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To give notice after a Tenancy Agreement has expired (asking as a tenant)

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  1. #1

    Join Date
    Jun 2013
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    3

    To give notice after a Tenancy Agreement has expired (asking as a tenant)

    Please advice. We are tenants and have been renting a nice flat in Jardine's Lookout since 4 years back. Our last Tenancy agreement started from 1/7/2017 and ended on 30/6/2019, so today ( 3rd of September 2019) we don't actually have any formal contract. We have heard that when a Tenancy agreement has expired both the tenant and the landlord has one month after a notice has been given (according to general law in HK).

    Since a couple of weeks back we have been in contact with the landlord to point out that the contract has run out. We would love to stay in the flat but the landlord wants to raise the rent. Also we need to lower our rental cost substantially, meaning we have realised we have to downsize (move). Last week we found a much cheaper (smaller but nice) place to where we want to move. So today we signed a new Tenancy agreement (for the new cheaper/smaller flat) and we agreed to move in and start paying the rent in one month (beginning of September). So far so good. Then we turned to our present landlord to give notice (that we will move out within a month and just paying for this month/August). However the landlord replied "you are on a monthly family and one calendar month's notice is required". What exactly does she mean by that? With 'calendar month' can she claim us to pay rent for both August and September (which means we would have to pay rent for 2 flats in September (both the present flat and the new one))? Is that really according to 'general HK law' if the Tenancy agreement has expired?

    Please - if anyone could advise in this I would be so greatful.
    Best/Camilla


  2. #2

    Join Date
    May 2006
    Posts
    5,650

    That means you should've notified the landlord at the end of July. You're 3 days into the month, which means you're due rent again on September 1st.


  3. #3

    Join Date
    Jan 2010
    Posts
    2,865

    Stop paying rent, you won't get your deposit back anyway.

    MandM! and Morrison like this.

  4. #4

    Join Date
    Dec 2002
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    ???
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    27,876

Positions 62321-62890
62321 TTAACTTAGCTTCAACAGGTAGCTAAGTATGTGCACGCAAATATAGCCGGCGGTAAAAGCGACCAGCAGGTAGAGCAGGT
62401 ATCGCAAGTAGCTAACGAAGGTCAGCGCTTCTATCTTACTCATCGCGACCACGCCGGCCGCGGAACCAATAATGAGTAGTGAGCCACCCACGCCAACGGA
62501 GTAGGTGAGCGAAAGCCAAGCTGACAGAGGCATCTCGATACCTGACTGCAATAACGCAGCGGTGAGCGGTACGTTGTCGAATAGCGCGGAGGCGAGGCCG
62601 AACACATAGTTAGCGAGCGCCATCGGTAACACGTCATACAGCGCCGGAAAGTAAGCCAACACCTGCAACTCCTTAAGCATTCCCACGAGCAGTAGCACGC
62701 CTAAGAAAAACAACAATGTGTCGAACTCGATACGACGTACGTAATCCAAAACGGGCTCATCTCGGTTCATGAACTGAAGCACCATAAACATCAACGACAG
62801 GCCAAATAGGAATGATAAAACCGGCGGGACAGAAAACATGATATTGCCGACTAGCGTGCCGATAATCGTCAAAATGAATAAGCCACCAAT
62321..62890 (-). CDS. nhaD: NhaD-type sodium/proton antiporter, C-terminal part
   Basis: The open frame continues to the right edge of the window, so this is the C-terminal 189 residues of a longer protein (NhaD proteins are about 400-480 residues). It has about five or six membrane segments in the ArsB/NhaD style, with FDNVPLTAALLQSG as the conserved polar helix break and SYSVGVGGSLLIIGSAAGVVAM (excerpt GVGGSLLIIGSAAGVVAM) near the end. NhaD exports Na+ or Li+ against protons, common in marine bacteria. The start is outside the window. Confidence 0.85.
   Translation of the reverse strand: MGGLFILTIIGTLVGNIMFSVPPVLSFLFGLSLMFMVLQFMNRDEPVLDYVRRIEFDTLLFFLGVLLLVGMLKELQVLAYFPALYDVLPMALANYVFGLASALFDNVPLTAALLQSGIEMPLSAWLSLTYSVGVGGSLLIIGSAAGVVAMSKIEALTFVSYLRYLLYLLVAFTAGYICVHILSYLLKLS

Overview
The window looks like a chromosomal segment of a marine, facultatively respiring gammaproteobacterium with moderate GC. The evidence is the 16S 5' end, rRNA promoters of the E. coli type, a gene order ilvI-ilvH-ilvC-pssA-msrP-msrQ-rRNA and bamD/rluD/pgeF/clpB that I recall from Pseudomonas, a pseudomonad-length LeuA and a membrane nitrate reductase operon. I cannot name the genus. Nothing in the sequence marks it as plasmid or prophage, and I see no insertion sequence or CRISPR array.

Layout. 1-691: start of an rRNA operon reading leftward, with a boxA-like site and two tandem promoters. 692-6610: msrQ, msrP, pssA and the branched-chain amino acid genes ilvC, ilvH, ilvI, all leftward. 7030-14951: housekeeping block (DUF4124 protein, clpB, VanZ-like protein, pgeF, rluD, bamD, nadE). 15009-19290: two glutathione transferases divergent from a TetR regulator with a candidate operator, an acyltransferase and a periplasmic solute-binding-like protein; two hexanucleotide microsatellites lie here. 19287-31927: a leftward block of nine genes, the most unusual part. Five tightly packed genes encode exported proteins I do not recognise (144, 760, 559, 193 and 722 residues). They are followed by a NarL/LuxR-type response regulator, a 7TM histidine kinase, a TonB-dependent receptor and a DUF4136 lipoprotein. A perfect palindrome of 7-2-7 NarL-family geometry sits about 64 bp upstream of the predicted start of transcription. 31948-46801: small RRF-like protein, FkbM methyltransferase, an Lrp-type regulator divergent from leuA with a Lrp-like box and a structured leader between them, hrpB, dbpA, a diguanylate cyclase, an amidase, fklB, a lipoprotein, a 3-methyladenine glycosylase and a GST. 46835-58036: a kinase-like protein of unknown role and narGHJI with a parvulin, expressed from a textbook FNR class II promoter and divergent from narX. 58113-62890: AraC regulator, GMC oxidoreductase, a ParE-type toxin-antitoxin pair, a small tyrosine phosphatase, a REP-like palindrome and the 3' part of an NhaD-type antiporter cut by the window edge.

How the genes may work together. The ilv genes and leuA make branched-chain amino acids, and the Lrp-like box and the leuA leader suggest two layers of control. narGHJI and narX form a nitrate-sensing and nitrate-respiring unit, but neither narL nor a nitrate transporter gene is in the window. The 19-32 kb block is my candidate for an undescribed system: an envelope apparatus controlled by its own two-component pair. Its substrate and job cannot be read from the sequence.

Quote Originally Posted by mrgoodkat
    Stop paying rent, you won't get your deposit back anyway.
    Dangerous assumption. Just because the landlord does not want to waive their rights does not mean they are arse holes..

    Have a chat with the landlord, offer to let people in and be around for viewings so that they can market their property etc etc.. see if you can get them to some sort of middle ground, including deposit.
    mrgoodkat and drumbrake like this.

  5. #5

    Join Date
    Feb 2011
    Location
    Hong Kong
    Posts
    6,266

    You have no contract so it could be argued many ways. But your landlord has your deposit. Sounds like a problem either way.


  6. #6

    Join Date
    Feb 2005
    Location
    NT
    Posts
    4,099
    However the landlord replied "you are on a monthly family and one calendar month's notice is required". What exactly does she mean by that?
    Go ask your LL what the hell they are talking about since you're so confused. Doh!!!!!

    If I was in your shoes, I would tell the LL to deduct this month rent from the deposit and hand back 1 months deposit only after checking the flat.

    Good luck. my magic ball says you will be back to complain.

  7. #7

    Join Date
    May 2006
    Posts
    5,650

    Negotiate and say you'll pay pro rata.

    shri likes this.

  8. #8

    Join Date
    Dec 2005
    Posts
    1,363

    I think in case of absence of contract, it goes by ordinance. 1 calendar month.
    https://www.elegislation.gov.hk/hk/cap7!en.assist.pdfName:  33CFB5A8-DEAA-406C-A9C8-79E8CC772E33.png
Views: 229
Size:  496.0 KB


  9. #9

    Join Date
    Jan 2014
    Posts
    458

    just pick up the phone and say something nice.

    chuckster007 likes this.

  10. #10

    Join Date
    Oct 2010
    Posts
    18,781

    One calendar months notice doesn't mean you can only give notice on the date your payment is due. If you pay on 1st of every month you can give notice on 5th and then you can leave on the 5th of next month, and pay 5/31's worth of a month's rent.

    MandM! likes this.

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